He could calculate the rate at which the Earth was losing heat by looking at the change in temperature of rocks: about 17°C (63°F) per 50 feet of depth. He calculated that the Earth was about 100 million years old. Not old enough for Darwin and the geologists, and too old for the bible!

What Kelvin didn’t know was that the core of the Earth is highly radioactive. This provides lots of energy to keep the Earth hot for a very long time. Modern estimates put the age of the Earth at around 4,500 million years. Lots of time for evolution and everything else!

Surviving the extremities!

Darwin got a good grip on how life evolves and changes, but we are still making discoveries about how good life is at surviving. It seems that once life has got started it really hangs on. Almost everywhere we look we find it! From the deepest darkest mine shaft, the bottom of steaming oil wells, under the surface of freezing rocks in Antarctica, lounging around inside boiling pools of salty water in Yellow Stone Park, and even basking in tanks of nuclear waste!



These organisms are called extremophiles, because they can live in such extreme conditions. They are usually bacteria. There are lots of different types:


These can live in very acidic conditions. The most extreme can thrive in a pH of 0. That’s stronger than battery acid! Some like it hot!


These can survive very high temperatures. Some live in temperatures of over 120 °C (248 °F). This is hotter than most pressure cookers and way above the normal boiling point of water. If a human being was exposed to such temperatures for even a fraction of a second, he or she would definitely get third degree burns.

These creatures live around hydrothermal vents on the sea floor. Here hot water gushes out of undersea volcanoes at up to 4000 °C (7232 °F). The microbes that thrive in these conditions never see sunlight, they are around about 3Km (1.8 miles) and so cannot use photosynthesis to make their food. They live directly off the minerals dissolved in the hot water.

Whole colonies of more complex organisms like the tube worms in the picture live off the extremophiles. More and more species of these are being discovered all the time and they look as if they could have been very important in getting life started in the first place. In the early history of the Earth such conditions would be common. So just maybe we all owe our existence to a few bugs living on some very unfriendly real estate in the depths of the oceans.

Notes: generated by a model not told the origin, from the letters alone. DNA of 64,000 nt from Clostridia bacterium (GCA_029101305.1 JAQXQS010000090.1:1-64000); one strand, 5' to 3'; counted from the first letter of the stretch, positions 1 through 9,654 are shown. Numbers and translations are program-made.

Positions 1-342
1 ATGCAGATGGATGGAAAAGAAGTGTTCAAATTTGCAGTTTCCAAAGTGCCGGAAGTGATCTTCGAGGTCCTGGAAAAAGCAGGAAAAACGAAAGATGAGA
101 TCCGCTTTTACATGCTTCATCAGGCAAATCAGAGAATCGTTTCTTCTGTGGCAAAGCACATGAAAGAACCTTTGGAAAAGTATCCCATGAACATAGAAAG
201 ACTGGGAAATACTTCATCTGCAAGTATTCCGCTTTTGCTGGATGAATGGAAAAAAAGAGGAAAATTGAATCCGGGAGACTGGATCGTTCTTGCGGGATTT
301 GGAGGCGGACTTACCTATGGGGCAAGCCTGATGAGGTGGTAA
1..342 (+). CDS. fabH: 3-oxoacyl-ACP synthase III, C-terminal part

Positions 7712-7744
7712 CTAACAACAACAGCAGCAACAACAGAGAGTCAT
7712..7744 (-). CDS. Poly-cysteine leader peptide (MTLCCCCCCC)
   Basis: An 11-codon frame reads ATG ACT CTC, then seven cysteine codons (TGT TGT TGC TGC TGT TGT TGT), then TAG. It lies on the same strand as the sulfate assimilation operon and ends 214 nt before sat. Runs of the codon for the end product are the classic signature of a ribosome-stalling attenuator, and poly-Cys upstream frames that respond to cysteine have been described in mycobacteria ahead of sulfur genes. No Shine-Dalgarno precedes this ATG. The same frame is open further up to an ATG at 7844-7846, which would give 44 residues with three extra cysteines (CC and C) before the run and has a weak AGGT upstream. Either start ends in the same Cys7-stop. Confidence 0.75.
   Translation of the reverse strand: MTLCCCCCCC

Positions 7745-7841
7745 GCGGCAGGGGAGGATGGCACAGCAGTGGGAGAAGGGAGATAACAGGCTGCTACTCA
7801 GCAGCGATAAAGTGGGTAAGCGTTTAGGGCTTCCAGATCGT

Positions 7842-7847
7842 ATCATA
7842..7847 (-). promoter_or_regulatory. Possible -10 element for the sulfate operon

ET takes a bath


In fact we may have some neighbours in our solar system that live in similar conditions. Jupiter’s moon ‘Europa’ has an ocean of water covering its surface.

The top layers are frozen and look just like the ice sheets covering the Antarctic ocean on the Earth. Down below it is liquid, and it probably has hydrothermal vents!

Could there be life down there? It is a real possibility. The National Aeronautics and Space Administration (NASA) has plans to send a robot spacecraft to find out.


It would not be a simple mission. First it would have to penetrate the ice. It could do this by carrying a small hot nuclear reactor to melt its way through. Once through, it would have to swim around in total darkness under its own control looking for life. It would need to be a pretty smart machine. NASA is supporting projects to develop just such a robot.

Sentry is an Autonomous Underwater Vehicle (AUV) swimming around looking for new hydrothermal vents on the Earth. One day, a descendant may be swimming around the oceans of Europa!

The big questions:

How does evolution produce intelligence? Is it really a big survival advantage?

Are human beings the ultimate extremophiles because we can survive in the depths of space, the Antarctic wastes, or nuclear waste sites?

Computers are often said to be ‘evolving’ at an enormous rate. Do you think the next life form we see on earth will be based on Silicon instead of Carbon?